Anti-Semitism charge backfires on ex-AIPAC flack

Two think tanks consider cutting ties with Josh Block after Salon reveals he targeted progressive journalists

By Justin Elliott

Published December 12, 2011 6:58PM (EST)

Josh Block
Josh Block

Greg Sargent at the Washington Post reports that my recent story on Josh Block, which outlined accusations of anti-Semitism against progressive bloggers that Block promoted on a private neoconservative listserv, has landed the former AIPAC spokesman in some hot water.

Two think tanks he's associated with -- the Progressive Policy Institute and the Truman National Security Project -- were apparently rattled by the incident:

PPI head Will Marshall privately told Block that the think tank would sever ties with Block if he didn’t retract the charges detailed in Salon, according to a source familiar with the discussions. Block subsequently offered Politico a statement on the charges, claiming he had never accused people at CAP in particular of anti-Semitism, but not walking back or apologizing for the gist of what was reported in the Salon piece. It’s still unclear how PPI — which declined to comment — will proceed at this point.

Meanwhile, at Truman, top officials privately debated via email whether to cut ties with Block after the Salon story broke, a source says. They had already been unhappy with Block’s attacks on critics of Israel, and the Salon piece exacerbated tensions, I’m told.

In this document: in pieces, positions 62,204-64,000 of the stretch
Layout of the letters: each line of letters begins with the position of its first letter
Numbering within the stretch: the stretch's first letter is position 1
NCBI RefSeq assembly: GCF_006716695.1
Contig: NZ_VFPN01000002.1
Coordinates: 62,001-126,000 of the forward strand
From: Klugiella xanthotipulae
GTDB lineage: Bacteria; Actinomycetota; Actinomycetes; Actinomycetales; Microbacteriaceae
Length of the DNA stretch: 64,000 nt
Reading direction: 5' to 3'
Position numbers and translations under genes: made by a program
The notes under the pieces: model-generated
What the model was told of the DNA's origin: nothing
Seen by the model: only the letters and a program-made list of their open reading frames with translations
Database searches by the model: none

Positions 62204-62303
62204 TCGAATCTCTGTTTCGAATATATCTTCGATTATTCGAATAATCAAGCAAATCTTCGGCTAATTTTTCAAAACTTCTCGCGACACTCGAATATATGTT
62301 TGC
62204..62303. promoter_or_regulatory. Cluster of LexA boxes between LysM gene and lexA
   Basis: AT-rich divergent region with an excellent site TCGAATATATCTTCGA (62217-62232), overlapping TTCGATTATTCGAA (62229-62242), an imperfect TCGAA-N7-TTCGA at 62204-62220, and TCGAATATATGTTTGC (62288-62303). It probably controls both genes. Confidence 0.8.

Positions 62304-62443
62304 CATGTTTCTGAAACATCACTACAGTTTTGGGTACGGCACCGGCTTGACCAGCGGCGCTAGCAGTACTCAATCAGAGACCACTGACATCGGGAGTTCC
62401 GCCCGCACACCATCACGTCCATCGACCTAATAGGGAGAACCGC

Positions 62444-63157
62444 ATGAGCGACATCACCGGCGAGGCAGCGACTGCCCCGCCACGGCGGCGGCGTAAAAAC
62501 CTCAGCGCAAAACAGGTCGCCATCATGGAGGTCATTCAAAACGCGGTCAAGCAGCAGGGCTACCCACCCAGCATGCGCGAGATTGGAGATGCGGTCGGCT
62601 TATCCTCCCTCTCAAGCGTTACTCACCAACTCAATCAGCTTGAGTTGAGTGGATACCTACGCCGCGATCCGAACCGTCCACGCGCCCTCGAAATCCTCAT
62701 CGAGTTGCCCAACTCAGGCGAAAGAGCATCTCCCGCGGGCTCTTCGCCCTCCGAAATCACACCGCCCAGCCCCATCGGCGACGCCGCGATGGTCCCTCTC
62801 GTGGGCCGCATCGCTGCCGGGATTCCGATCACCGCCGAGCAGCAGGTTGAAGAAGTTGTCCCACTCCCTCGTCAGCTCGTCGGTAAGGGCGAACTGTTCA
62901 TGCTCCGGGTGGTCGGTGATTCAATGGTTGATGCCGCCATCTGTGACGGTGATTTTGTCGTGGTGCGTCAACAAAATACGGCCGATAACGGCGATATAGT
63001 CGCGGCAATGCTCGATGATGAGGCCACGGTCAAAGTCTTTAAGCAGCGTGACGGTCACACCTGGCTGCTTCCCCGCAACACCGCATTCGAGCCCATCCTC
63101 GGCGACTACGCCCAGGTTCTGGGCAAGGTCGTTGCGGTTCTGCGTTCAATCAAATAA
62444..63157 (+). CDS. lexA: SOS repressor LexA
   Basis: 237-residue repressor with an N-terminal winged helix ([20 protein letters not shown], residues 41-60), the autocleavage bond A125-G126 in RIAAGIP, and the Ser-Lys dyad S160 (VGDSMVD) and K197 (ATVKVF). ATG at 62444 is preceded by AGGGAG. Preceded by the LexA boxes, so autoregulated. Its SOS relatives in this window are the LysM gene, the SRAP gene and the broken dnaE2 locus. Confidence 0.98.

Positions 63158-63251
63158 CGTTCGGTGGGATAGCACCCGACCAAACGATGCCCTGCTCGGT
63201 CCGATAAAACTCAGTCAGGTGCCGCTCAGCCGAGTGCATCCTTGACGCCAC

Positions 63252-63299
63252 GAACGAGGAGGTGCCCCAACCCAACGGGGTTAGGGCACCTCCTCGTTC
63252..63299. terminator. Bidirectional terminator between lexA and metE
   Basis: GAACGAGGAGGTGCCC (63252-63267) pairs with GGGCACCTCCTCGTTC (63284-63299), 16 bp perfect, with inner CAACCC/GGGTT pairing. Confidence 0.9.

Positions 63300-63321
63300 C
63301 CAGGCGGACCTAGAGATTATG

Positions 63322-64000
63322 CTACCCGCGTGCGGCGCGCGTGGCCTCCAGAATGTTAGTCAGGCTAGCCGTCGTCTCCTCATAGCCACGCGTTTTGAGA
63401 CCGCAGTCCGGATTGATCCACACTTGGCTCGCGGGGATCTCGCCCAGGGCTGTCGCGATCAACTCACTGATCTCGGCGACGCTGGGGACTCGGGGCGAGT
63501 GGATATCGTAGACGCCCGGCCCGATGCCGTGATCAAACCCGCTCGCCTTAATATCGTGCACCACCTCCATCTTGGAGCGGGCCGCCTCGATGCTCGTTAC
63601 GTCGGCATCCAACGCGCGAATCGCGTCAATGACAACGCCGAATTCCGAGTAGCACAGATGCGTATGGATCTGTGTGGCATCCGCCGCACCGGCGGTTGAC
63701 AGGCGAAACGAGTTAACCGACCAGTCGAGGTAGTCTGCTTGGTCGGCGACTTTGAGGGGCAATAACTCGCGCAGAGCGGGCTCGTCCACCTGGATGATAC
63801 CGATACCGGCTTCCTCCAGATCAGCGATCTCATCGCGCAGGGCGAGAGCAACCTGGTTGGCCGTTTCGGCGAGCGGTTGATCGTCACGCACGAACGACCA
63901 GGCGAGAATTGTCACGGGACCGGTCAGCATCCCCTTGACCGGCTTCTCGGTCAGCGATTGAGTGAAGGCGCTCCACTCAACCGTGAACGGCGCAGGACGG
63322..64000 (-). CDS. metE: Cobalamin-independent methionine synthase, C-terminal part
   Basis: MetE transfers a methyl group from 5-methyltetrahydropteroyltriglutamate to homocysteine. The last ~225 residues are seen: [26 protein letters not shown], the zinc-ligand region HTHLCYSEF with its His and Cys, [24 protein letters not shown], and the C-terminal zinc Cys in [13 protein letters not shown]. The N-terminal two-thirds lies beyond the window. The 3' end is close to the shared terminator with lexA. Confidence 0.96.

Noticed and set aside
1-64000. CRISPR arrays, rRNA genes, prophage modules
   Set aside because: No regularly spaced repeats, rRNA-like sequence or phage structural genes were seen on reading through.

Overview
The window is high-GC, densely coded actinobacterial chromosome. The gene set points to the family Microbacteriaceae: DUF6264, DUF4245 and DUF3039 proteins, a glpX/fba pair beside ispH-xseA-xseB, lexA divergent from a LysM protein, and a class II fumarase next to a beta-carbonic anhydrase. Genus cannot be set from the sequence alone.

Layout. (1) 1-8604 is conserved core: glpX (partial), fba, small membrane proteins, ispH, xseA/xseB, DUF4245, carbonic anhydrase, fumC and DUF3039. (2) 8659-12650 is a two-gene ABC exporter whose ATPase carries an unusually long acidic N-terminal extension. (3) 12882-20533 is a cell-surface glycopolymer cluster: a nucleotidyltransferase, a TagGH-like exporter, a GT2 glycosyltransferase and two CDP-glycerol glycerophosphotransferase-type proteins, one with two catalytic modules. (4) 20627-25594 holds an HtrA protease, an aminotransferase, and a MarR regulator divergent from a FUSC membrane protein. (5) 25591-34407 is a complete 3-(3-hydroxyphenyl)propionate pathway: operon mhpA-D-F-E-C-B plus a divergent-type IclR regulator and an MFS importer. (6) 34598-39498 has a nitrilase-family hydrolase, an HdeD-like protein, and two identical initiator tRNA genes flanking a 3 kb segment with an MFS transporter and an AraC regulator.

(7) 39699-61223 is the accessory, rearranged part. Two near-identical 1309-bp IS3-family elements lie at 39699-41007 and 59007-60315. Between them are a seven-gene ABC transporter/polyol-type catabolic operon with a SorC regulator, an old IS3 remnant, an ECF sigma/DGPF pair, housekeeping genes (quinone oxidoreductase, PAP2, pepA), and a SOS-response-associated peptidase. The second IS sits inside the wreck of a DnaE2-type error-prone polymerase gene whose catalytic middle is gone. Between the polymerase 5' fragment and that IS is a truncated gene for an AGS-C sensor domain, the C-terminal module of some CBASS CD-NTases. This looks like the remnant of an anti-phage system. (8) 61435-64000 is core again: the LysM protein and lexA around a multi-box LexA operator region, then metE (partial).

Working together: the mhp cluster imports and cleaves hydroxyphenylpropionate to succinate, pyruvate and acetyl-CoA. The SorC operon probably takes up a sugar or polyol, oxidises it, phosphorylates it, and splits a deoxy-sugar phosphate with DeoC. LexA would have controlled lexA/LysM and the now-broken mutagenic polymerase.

I've asked Block for comment and will update this post if I hear back. Sargent reports that PPI and Truman officials are mulling whether to sever ties with Block over the incident.

Arguably even more surprising than the reaction by the think tanks is that Block's business partner, lobbyist Lanny Davis, publicly -- and quite strongly -- broke with Block over the accusations of anti-Semitism against progressive bloggers.

Davis, keep in mind, is hardly a lefty on Mideast issues. He has been a senior advisor and spokesperson at the Israel Project, one of the biggest organizations that promotes the current Israeli government line in Washington.

"I respect Josh Block but I 100 percent disagree with much of his language. People can disagree about Israel’s policies without being anti-Semites," Davis told Think Progress." "In fact I think it’s a terrible mistake to blur the two. We should be able to debate Israel’s policies. I am very pro-Israel. I believe the onus for negotiations is on the Palestinians but both Israelis and Palestinians share responsibility. However, that’s all fair debate. Israelis debate the subject. We debate the subject. Impugning motives of people at the Center [for American Progress] and impugning [that] those motives are driven by anti-Semitism is, in my opinion, wrong."

Justin Elliott

Justin Elliott is a reporter for ProPublica. You can follow him on Twitter @ElliottJustin

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Anti-semitism Israel Israel-palestine